After years of managing the brand as a side hustle, working round the clock, building relationships with different manufacturers, constant trial and error, hard hustling and constantly doing what I can to stick within tight budgets (thank goodness for amazing friends who let me dress them up - love you all), JULIA finally got noticed and we ended up collaborating with Pick n Pay Clothing last summer. This was the first collaboration of its sort and became the fastest selling collection they’ve had. This collaboration was facilitated by the well-known Gavin Rajah, who has been the most wonderful mentor and sounding board to me since then. Finally, it felt like all the years of blood, sweat and tears and juggling a million different things, had paid off.

JULIA, the brand

JULIA has always been more than a business to me. It’s a brand and a platform that was created to shine light on local artists, designers and entrepreneurs. As part of the brand, we have the Creatives Collaboration which is a series of collaborations with handpicked artists and graphic designers within South Africa. We’ve worked with artists such as Amy Ayanda, Alexia Vogel and more recently, Sarah Allderman, to create amazing prints on swimsuits and garments. In addition to JULIA, I am a shareholder in Aioli Handcrafted Foods where I assist with marketing, website management and plans for growth within the business. I have a small company called Travel & Tell with my wonderful fiancé, Ollie, where we host a series of dinners and demonstrations based on where we’ve travelled, and in lockdown I helped him establish We’re Live with Chef Ollie, which was a series of live YouTube cookalongs (you have to go watch these if you haven’t). Often people feel an urge to be put into a box. 'I’m an artist' or 'I’m a writer' or 'I’m a designer'. Over the years, I’ve learnt that it’s okay to experiment. Be open to new ventures and whether they fail or succeed, you’ll have learnt something in the process.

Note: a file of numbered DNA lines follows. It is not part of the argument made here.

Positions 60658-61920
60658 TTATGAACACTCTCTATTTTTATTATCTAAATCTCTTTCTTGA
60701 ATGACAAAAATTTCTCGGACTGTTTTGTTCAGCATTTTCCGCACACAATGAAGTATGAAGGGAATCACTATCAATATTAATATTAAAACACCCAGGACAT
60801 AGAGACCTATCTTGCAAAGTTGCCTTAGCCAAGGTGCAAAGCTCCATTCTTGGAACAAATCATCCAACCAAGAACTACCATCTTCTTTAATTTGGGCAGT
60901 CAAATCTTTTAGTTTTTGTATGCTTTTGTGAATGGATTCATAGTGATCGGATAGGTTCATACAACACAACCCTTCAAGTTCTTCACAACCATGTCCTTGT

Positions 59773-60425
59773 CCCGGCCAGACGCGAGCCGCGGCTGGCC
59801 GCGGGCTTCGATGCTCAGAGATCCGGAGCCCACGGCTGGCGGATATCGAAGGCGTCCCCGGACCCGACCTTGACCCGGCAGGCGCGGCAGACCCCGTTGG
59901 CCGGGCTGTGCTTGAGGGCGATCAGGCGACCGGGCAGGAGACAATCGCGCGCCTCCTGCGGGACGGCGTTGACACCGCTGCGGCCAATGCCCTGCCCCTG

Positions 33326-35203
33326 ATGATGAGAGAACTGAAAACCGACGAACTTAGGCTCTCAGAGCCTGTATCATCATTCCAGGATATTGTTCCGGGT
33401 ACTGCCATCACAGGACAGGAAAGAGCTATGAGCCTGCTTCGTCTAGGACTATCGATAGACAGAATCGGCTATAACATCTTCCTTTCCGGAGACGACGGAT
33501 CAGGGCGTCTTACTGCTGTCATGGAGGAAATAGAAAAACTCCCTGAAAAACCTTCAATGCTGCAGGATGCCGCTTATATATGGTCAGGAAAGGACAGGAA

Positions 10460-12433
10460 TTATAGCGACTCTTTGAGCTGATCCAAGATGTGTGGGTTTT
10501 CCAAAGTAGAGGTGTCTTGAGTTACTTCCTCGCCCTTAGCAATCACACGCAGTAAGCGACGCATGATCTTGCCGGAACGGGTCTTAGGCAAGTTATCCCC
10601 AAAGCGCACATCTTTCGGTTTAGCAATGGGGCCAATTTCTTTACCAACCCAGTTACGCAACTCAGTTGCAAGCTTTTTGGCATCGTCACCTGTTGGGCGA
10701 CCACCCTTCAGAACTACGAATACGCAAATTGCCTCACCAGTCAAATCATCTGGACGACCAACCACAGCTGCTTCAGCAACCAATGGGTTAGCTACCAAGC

Managing a business in a pandemic

If there was ever a time to explore new avenues, the past year was certainly it. What a year it has been! Lockdown was a testing time for everyone and really forced us to question everything – our lifestyles, our businesses, ourselves. As a brand, I was looking for something additional to do during winter, as sales are generally slower than in the summer seasons. As I have a crazy passion for promoting local artists and creatives, I started the In Conversation Series – a series of conversations with entrepreneurs and business owners within the creative industry in South Africa. We were lucky enough to host a number of incredible individuals from Alice Toiche, to the founders of Latitudes Online, to Ivor Jones and even touched on a bit of surfing and VANS collaboration with Mikey February. This became a great way for people to learn about other people’s areas of expertise and get a feel for what they were doing to manage during the pandemic.

Life as an entrepreneur

So, all-in-all, life as an entrepreneur is about adapting - It’s fluid. You set a goal of where you want to go, but you need to constantly adjust it as you go. There are a number of hardships that come with it – the constant self-doubt, endless hours of work with little reward, comparing yourself to other brands on a regular basis and doing what you can to keep your competitive advantage and remain relevant in a rapidly changing world. Your mind becomes your worst enemy, navigating a battle between your inner critic and your inner cheerleader. However, amongst the hardships there are a few key moments which make it all worth it. For me, launching a collaboration with Pick ‘n Pay, walking down the ramp at my very first runway show, the rush after the live conversations on Instagram, or simply a customer telling you how incredible your product makes them feel.